These isolated extensions of the institutionally backed receipts created a mutually agreed upon value that created the circumstance to form markets and initiate commerce. These receipts simply represented a proof of some recorded value, and therefore that allowed that value to pass to spread across time space. People would be happy exchanging real goods for a receipt of value that they know would be accepted by someone in the future for the same value they received it for. Most importantly these receipts held value because they had been properly accounted for and carried unforgeable signatures.
The increase volume of transactions and their growing complexity required merchants to form a reliable systems of managing the record books. Many system came and went but in 1494 Luca Pacioli, who was a friend of Leonardo da Vinci, published a synthesis of colloquial mathematical knowledge that included the accounting system used by many Merchants during the Italian renaissance, known as the double-entry accounting system or more simply Assets = Liabilities + Equity.
Data symmetry determines truth
The core principle demonstrated throughout the entirety of Luca Pacioli's famous treatise was the need to to always seek symmetry and return to balance. Mathematical symmetry held the key to understanding truth. In order for books to be true they would always need to prove symmetry between accounts.
Global Network Accountability
For the last 500 years after Luca Pacioli not much has changed in bookkeeping and accounting practices, until 2008 when a person(s) named Satoshi Nakamoto created Bitcoin and the very first Blockchain database. As the necessary evolution of institutional bookkeeping, blockchain creates a publicly accessible and distributed witnessing system that works by blocks of timestamped information coming together to form a symmetrically balanced chain of information linked to authenticated accounts.
Blockchain replaced institutional witnessing with a network of permission-less peer to peer transactions backed by transparent protocol & system structure. The blockchain becomes the new book of accounts with every transaction being publicly recorded and then verified by transaction receipts. For the first time in Human history humans are able to own and manage their accounts, and create peer to peer transactions that get automatically recorded on a publicly visible accounting record book. Information and transaction accountability can be managed on scale without an institutional control structure.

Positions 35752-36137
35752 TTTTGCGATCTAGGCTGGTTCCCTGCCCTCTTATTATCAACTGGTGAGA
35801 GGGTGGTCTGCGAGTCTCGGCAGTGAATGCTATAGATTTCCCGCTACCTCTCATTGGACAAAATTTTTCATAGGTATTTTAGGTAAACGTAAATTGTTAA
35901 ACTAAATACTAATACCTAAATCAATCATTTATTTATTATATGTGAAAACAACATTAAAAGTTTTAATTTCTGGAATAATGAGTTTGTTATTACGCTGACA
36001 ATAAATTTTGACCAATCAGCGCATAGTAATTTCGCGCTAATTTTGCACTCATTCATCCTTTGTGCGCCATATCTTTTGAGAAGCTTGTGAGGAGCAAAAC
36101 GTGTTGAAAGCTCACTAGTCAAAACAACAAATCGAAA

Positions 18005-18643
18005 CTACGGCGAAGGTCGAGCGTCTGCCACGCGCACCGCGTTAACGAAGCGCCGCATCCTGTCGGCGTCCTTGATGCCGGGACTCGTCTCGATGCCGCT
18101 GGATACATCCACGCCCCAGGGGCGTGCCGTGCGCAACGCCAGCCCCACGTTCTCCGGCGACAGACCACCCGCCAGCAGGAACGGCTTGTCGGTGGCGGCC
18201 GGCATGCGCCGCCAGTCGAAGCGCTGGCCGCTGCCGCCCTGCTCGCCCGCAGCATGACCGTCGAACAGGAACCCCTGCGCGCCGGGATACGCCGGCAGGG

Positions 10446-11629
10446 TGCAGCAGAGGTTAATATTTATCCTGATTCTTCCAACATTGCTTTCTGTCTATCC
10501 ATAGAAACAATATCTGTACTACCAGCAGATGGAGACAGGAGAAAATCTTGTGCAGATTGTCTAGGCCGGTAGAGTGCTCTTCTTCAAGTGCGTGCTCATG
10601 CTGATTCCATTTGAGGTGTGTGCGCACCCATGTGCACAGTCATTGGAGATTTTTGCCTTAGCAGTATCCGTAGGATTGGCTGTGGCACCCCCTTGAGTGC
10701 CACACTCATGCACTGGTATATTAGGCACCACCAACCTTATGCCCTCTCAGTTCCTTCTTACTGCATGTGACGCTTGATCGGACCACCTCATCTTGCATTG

Accounting of content consumption
Money and banking were created in lieu of accounting and the creation of receipts linked to verified accounts. The next byproduct onvenient byproduct As more and more information gets recorded and stored,
Corporate vs open source. the creation of data consensus
asset exchange marketplace
Matomo the measuring of page viewership analytics, the semantic web and the wiki
ethereum evolves this by the explicit classification of programmable accounts governed by code consensus and external accounts governed by private signatures.
Data must relfect Asset ownership
Moore's law assigns physical dimensions to data
orchestrate three kinds of assets related to data processing in order to obtain the ability to influence society
data processing instruments, relevant contextualized data content, compatable algorithyms that takes advantage of advanced instruments and available data.
History of decision making
decision making is accomplished by an abiity to compute a function of given inputs and produced outputs
the rate at which humans have been able to improve our decision making has been restricted by the ability to transmission information, the density of the information function, and the information quality and resolution.
Moore's law introduced the the idea that every two years the ability to transmit data would double, or improve exponentially, and so would the density of the information being transmitted.